Enjoying a grog in the most well known bar in the world.


The Union Oyster House Restaurant, in operation since 1826, is the oldest continuously operated restaurant and oyster bar in the United States.


I think I look pretty good next to this redcoat.


Paul Revere's house. Now located in an area known as little Italy, it was once the home of many influential men from the American Revolution. This area, originally settled by English Puritans, was abandoned by the Puritans when they moved uptown to Beacon Hill. It was then settled by the Irish during the big immigration. When they gained status and moved out the Italian immigrants moved in. Although many of them have moved their homes elsewhere, they have maintained their businesses in this area to this day.


The Old North Church, a Church of England, built in 1723.


Each cubicle was purchased by a family. The purpose of the high walls was to retain heat. There was no heat except for the heated bricks which would be brought to church by the attendees. The price of the seats differed based on the location of the pews. This would have been the church many of our forefathers would have attended.


Down the street, some of the locals were celebrating the Feast of St. Anthony by bringing out food and wine to share with the people on the steets.


This small, grey house is only 10 feet wide. It is called a spite house. The parents of two brothers left their estate to both. But while one brother was overseas, the other brother built a house on both side of the property. Upon returning the other brother found his share of the property gone, so he built this small home in front of his brothers. Hence, the spite house.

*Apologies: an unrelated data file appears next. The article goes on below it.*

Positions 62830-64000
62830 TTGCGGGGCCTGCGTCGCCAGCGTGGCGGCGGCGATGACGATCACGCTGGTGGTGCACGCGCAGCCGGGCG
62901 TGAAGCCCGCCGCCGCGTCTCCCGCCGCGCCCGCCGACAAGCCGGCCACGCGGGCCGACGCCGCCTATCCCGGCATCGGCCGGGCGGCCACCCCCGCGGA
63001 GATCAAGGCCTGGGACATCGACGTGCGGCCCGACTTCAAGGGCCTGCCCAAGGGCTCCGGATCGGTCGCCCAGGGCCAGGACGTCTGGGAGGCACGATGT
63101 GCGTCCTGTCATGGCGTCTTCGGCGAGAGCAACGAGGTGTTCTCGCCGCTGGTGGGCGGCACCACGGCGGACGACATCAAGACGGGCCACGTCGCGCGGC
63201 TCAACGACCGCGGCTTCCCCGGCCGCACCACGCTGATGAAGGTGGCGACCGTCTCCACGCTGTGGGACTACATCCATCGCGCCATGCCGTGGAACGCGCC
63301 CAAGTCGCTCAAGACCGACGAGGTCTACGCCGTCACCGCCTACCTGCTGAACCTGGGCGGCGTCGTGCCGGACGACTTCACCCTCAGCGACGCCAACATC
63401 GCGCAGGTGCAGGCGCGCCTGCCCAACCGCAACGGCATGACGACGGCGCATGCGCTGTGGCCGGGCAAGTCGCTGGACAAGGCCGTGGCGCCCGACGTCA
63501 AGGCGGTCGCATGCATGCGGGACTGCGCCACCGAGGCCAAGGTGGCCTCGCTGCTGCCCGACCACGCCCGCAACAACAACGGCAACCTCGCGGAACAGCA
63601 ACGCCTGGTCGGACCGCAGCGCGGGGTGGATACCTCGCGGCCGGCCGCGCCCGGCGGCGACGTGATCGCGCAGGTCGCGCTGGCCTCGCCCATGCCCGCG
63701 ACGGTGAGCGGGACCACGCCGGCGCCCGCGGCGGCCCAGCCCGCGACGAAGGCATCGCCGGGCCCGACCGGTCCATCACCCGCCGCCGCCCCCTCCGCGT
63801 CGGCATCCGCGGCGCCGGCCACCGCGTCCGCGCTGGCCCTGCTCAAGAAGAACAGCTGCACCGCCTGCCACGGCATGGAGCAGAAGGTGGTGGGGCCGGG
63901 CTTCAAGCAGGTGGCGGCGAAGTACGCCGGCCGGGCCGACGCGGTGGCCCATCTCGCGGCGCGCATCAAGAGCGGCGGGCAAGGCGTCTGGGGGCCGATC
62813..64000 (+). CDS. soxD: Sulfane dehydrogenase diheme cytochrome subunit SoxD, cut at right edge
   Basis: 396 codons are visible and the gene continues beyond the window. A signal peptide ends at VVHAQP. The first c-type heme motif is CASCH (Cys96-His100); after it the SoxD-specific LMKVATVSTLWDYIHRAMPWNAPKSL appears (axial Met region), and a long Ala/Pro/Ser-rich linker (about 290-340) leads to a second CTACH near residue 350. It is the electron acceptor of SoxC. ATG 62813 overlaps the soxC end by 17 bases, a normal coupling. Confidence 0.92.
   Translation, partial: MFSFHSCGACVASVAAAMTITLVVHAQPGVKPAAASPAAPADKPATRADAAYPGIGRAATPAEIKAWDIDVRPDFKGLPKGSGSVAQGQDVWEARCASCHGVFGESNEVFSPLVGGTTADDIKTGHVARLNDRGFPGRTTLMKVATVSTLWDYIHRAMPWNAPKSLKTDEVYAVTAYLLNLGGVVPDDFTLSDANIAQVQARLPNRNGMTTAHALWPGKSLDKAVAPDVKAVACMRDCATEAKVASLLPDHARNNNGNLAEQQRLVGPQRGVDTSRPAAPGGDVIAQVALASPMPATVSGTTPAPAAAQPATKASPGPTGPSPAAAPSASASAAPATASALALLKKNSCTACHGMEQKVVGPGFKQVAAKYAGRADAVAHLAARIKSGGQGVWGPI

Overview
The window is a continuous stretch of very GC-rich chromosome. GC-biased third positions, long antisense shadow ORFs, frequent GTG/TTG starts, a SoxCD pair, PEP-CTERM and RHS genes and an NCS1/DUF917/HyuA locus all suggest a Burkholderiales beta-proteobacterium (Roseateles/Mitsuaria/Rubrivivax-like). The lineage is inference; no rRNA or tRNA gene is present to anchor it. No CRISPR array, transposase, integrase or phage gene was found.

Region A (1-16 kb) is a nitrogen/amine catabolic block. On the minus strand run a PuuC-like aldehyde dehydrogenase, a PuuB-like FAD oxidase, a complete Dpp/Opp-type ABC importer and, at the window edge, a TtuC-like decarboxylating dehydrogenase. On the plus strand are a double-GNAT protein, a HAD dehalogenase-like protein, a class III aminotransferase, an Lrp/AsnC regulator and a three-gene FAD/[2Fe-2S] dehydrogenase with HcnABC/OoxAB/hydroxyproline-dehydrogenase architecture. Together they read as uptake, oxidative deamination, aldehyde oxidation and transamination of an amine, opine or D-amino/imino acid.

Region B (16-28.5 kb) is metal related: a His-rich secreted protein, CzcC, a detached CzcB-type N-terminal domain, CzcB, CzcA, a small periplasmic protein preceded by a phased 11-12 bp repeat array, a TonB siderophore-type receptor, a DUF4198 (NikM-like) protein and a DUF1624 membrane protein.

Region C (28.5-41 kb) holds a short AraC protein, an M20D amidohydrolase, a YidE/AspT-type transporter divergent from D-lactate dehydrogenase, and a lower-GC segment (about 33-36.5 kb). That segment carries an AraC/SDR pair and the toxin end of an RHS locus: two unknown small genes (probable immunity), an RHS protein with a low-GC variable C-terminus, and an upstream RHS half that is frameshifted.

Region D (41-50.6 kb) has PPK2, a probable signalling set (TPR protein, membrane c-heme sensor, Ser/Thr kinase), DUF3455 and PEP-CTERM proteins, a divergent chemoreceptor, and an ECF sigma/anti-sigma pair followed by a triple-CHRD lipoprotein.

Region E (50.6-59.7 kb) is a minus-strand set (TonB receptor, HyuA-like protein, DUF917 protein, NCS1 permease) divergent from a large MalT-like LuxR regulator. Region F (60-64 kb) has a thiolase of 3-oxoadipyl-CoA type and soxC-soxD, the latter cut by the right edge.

What the harbor looked like at the time of the Boston Tea Party in 1773. Today the shoreline is different and where the ship would have been berthed in 1773 is now a public street.


Chinatown is located on the south side of downtown.


Kings Chapel, also known as the Stone Church, was founded in 1686 as the first Anglican Church in New England during the reign of King James II.


Granary Burial Ground, where Paul Revere, Samuel Adams and John Hancock are buried.


Boston Common is the oldest city park in the U.S.


The Massachusetts State House, seat of government for the state of Massachusetts.


The original Cheers in Beacon Hill.


By this time we had walked throughout Boston for over 6 hours. We caught the subway and headed back home. I suspect we walked over 10 miles today.


The U.S.S. Constitution is the oldest, commissioned naval ship still afloat. It is also known as "Old Ironsides". Although there is no iron in its sides, the three layers of wood, made it so strong, that during battle in the War of 1812 cannonballs bounced off its sides.


The monument at Bunker Hill. Three months after the fighting at Concord, one of the more decisive battles in the revolution occurred here on Brede's Hill. Although the colonists lost, it was a significant strategic battle for the revolutionaries.


I climbed all 294 steps to the top of the monument. Here I am looking down on the U.S.S. Constitution.


Looking the other way you can see down on the rooftops and see the gardens and patios.


The Warren Tavern, the first building rebuilt after the fire which destroyed Charlestown during the Battle at Bunker Hill. Paul Revere dedicated this building in 1784. We had lunch there.


Located just outside of downtown Boston is the Massachusetts Institute of Technology, otherwise known as MIT.


Just a few miles further north is Harvard, established by the Massachusetts Legislature in 1636. It is celebrating its 375th birthday this year.





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While walking along the downtown harbor we stopped and watched these young men perform. They were really good.


This is only a taste of what we did and what we saw. I wish I could show you everything, but that would take way too long. I guess you'll just have to come out to Boston and see for yourself.

3 comments:

Barbara and Ron said...

We saw those cars on the World News one evening. What a wonderful tribute.

I love Boston and the Freedom Trail. But you saw a lot more that I ever did.

Gypsy Boho said...

Very informative and enjoyed the photos.

Diana said...

Wonderful post!